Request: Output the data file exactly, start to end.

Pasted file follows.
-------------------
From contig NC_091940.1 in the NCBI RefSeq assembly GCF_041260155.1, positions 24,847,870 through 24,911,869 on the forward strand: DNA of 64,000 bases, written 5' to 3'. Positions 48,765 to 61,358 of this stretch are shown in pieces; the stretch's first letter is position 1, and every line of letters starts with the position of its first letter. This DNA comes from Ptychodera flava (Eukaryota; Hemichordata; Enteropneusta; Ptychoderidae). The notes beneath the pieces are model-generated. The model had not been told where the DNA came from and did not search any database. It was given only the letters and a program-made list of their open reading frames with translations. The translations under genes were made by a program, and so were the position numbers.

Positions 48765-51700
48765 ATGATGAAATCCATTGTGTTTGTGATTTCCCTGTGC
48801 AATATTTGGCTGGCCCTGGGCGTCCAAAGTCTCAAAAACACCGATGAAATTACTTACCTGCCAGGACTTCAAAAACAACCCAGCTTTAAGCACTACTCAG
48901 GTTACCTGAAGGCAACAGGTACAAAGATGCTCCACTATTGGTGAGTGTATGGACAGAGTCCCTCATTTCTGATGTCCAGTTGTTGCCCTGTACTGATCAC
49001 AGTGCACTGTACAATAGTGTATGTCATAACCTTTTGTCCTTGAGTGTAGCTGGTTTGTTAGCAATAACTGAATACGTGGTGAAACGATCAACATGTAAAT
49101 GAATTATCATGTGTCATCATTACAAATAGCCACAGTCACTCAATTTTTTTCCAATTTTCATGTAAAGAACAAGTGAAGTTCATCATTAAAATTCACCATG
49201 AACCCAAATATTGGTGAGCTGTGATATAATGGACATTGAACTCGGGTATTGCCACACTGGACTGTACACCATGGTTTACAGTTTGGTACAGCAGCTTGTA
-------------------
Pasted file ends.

From contig NC_091940.1 in the NCBI RefSeq assembly GCF_041260155.1, positions 24,847,870 through 24,911,869 on the forward strand: DNA of 64,000 bases, written 5' to 3'. Positions 48,765 to 61,358 of this stretch are shown in pieces; the stretch's first letter is position 1, and every line of letters starts with the position of its first letter. This DNA comes from Ptychodera flava (Eukaryota; Hemichordata; Enteropneusta; Ptychoderidae). The notes beneath the pieces are model-generated. The model had not been told where the DNA came from and did not search any database. It was given only the letters and a program-made list of their open reading frames with translations. The translations under genes were made by a program, and so were the position numbers.

Positions 48765-51700
48765 ATGATGAAATCCATTGTGTTTGTGATTTCCCTGTGC
48801 AATATTTGGCTGGCCCTGGGCGTCCAAAGTCTCAAAAACACCGATGAAATTACTTACCTGCCAGGACTTCAAAAACAACCCAGCTTTAAGCACTACTCAG
48901 GTTACCTGAAGGCAACAGGTACAAAGATGCTCCACTATTGGTGAGTGTATGGACAGAGTCCCTCATTTCTGATGTCCAGTTGTTGCCCTGTACTGATCAC
49001 AGTGCACTGTACAATAGTGTATGTCATAACCTTTTGTCCTTGAGTGTAGCTGGTTTGTTAGCAATAACTGAATACGTGGTGAAACGATCAACATGTAAAT
49101 GAATTATCATGTGTCATCATTACAAATAGCCACAGTCACTCAATTTTTTTCCAATTTTCATGTAAAGAACAAGTGAAGTTCATCATTAAAATTCACCATG
49201 AACCCAAATATTGGTGAGCTGTGATATAATGGACATTGAACTCGGGTATTGCCACACTGGACTGTACACCATGGTTTACAGTTTGGTACAGCAGCTTGTA